No Room DD/MM/YYYY
  No Room

The challenge to multilateralism and global governance can in large part be traced to the broader economic and societal transformation taking place as the result of the combined impact of globalisation and pervasive technological change. In turn, these are largely driven by the nature of what is perhaps the fastest growing resource ever known, the internet. Digital governance however is far removed from the traditional approaches to global governance as implemented in areas such as trade, finance or even climate. It has not been designed through multilateral institutions; it has evolved instead as a decentralised regulatory environment and shaped by a myriad of public and private organisations.

Recent years have witnessed the emergence of global oligopolies whose initiatives have reshaped an integrated and competitive global landscape. There is simultaneously an increasing assertiveness of some state powers to respond to issues of public order, national security and privacy. However, the response of certain governments has raised democracy and security concerns, to an extent that threatens to curtail the exchange of data and segment the global network along national or regional lines by creating digital borders rather than finding common solutions to problems which are inherently transnational.

This uncertain and rapidly evolving environment raises a number of academic and policy issues, such as coordination and control in the presence of externalities; extensive and multifaceted international equity issues regarding equal and non-discriminatory access; and even intertemporal issues, brought about by the irreversibility and path dependency of outcomes in processes such as large data flows, privacy, or security. To these are added issues relating to the imposition of measures that have extraterritorial reach; some of these create conflict of jurisdictions for companies which are operating globally.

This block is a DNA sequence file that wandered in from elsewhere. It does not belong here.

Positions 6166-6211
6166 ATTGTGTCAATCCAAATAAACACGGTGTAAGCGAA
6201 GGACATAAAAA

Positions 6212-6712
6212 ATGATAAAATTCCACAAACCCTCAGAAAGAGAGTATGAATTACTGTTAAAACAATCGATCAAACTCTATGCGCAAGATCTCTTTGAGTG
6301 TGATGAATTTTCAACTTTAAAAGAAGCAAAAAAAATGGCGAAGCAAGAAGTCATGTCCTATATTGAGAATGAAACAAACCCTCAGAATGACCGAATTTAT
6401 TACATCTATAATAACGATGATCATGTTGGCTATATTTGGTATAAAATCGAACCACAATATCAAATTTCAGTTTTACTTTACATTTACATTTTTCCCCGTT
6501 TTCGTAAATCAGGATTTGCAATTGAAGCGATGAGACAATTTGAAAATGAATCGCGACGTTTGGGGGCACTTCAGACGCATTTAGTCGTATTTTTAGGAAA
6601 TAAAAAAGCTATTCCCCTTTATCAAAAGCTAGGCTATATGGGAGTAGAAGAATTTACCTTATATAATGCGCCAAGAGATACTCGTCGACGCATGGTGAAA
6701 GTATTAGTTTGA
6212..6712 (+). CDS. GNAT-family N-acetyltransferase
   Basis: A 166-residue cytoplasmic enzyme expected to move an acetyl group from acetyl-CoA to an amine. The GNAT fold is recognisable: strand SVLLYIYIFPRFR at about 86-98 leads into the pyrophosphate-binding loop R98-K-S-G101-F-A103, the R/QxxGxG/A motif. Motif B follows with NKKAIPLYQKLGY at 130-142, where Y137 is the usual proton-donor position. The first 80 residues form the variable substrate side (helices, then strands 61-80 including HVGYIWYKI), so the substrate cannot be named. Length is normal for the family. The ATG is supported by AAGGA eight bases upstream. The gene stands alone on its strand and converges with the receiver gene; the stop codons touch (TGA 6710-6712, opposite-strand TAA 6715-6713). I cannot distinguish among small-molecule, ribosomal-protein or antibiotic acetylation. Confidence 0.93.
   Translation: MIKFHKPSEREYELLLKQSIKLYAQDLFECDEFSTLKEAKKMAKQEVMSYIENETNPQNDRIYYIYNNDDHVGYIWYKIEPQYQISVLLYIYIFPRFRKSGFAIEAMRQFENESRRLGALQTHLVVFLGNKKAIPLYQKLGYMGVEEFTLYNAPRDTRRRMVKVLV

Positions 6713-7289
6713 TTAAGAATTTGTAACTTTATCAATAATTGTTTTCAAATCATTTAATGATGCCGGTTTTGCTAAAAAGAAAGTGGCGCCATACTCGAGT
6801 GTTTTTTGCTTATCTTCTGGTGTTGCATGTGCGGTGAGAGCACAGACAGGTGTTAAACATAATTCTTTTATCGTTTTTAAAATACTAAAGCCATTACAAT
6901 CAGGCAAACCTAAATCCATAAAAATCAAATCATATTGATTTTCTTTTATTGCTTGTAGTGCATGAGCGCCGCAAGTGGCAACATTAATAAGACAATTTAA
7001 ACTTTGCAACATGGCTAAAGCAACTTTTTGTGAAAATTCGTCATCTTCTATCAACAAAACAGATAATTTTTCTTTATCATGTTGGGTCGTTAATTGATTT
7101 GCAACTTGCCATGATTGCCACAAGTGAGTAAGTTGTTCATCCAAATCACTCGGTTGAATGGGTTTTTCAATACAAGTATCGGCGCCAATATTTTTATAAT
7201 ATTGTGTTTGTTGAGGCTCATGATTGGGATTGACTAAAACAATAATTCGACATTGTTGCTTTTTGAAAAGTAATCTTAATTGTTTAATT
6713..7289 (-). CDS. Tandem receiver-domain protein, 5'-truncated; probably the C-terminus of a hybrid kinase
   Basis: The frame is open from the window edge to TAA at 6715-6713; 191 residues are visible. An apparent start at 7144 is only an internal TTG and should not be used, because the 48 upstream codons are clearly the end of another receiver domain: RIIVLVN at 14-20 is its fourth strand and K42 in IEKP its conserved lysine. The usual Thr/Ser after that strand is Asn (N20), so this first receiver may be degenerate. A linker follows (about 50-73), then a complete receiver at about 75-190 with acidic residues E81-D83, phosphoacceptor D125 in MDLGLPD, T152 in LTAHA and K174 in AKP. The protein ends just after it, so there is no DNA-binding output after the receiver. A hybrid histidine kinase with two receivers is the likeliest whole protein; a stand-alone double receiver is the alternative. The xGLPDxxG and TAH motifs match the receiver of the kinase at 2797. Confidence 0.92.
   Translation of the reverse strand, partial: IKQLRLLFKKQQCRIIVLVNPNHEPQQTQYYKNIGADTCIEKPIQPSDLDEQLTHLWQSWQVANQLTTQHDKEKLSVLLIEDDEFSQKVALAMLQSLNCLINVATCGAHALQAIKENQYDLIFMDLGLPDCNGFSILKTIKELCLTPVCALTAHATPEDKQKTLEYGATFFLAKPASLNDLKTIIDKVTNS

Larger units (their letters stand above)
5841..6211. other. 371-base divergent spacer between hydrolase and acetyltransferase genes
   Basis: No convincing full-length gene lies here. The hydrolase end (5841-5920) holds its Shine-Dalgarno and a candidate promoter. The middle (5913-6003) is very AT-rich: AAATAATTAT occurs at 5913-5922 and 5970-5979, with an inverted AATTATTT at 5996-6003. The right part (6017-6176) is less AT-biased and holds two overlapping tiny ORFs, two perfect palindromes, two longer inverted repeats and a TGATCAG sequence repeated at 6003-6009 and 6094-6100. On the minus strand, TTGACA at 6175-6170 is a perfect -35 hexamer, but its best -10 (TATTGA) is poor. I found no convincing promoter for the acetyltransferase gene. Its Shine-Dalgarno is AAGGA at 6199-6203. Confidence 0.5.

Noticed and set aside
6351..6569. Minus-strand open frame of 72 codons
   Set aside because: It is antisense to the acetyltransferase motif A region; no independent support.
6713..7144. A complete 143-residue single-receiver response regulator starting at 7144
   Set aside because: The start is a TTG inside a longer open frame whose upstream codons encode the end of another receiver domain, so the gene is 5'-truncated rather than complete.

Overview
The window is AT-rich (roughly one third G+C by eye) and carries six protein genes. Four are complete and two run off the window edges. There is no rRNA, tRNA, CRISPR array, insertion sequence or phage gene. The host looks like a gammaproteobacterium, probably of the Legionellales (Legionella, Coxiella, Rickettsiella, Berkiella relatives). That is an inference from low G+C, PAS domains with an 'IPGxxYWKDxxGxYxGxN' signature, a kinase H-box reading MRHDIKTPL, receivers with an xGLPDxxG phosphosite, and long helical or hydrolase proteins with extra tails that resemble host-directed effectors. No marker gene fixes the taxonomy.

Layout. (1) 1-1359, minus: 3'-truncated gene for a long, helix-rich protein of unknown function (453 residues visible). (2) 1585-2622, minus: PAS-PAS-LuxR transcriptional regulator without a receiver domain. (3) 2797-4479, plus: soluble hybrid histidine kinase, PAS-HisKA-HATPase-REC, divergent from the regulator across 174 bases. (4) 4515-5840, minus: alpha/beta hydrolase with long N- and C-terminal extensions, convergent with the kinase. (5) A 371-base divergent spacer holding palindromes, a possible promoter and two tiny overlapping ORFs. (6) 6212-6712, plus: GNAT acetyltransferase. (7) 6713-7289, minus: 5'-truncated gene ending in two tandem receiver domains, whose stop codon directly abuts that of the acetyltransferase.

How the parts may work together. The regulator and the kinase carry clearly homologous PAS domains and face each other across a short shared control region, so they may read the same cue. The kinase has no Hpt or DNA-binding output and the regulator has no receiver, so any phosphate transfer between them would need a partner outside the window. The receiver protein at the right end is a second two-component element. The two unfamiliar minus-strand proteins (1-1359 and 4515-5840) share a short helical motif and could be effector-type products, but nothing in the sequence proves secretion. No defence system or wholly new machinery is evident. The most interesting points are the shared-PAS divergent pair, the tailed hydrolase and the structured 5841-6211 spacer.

The question today is whether the current mostly decentralised and multi-stakeholder digital governance model continues to be adequate when confronted with twenty-first-century challenges regarding a wide range of issues, including security, privacy and more generally data sovereignty and concentration of data in the hands of a few private actors. As digital governance evolves and adapts to a new environment, a new balance is now sought which responds to demands for more regulation but maintains the internet’s basic institutional architecture.

Organised in collaboration with the Hertie School of Governance and the Oxford Internet Institute, the Policy Dialogue is part of the two-year research project on the Transformation of Global Governance. The event will be hosted at the Hertie School of Governance, Berlin and bring together a small number of senior policymakers, recognised experts and key participants from industry and civil society. Attendance at the event is by invitation only and takes place under the Chatham House rule.


Location:
No Room

Affiliation:
School of Transnational Governance

Type:
Special event

Contact:
Fiona Wong (EUI) - Send a mail

Links:
The Transformation of Global Governance Project
 
 
 

Page last updated on 18 August 2017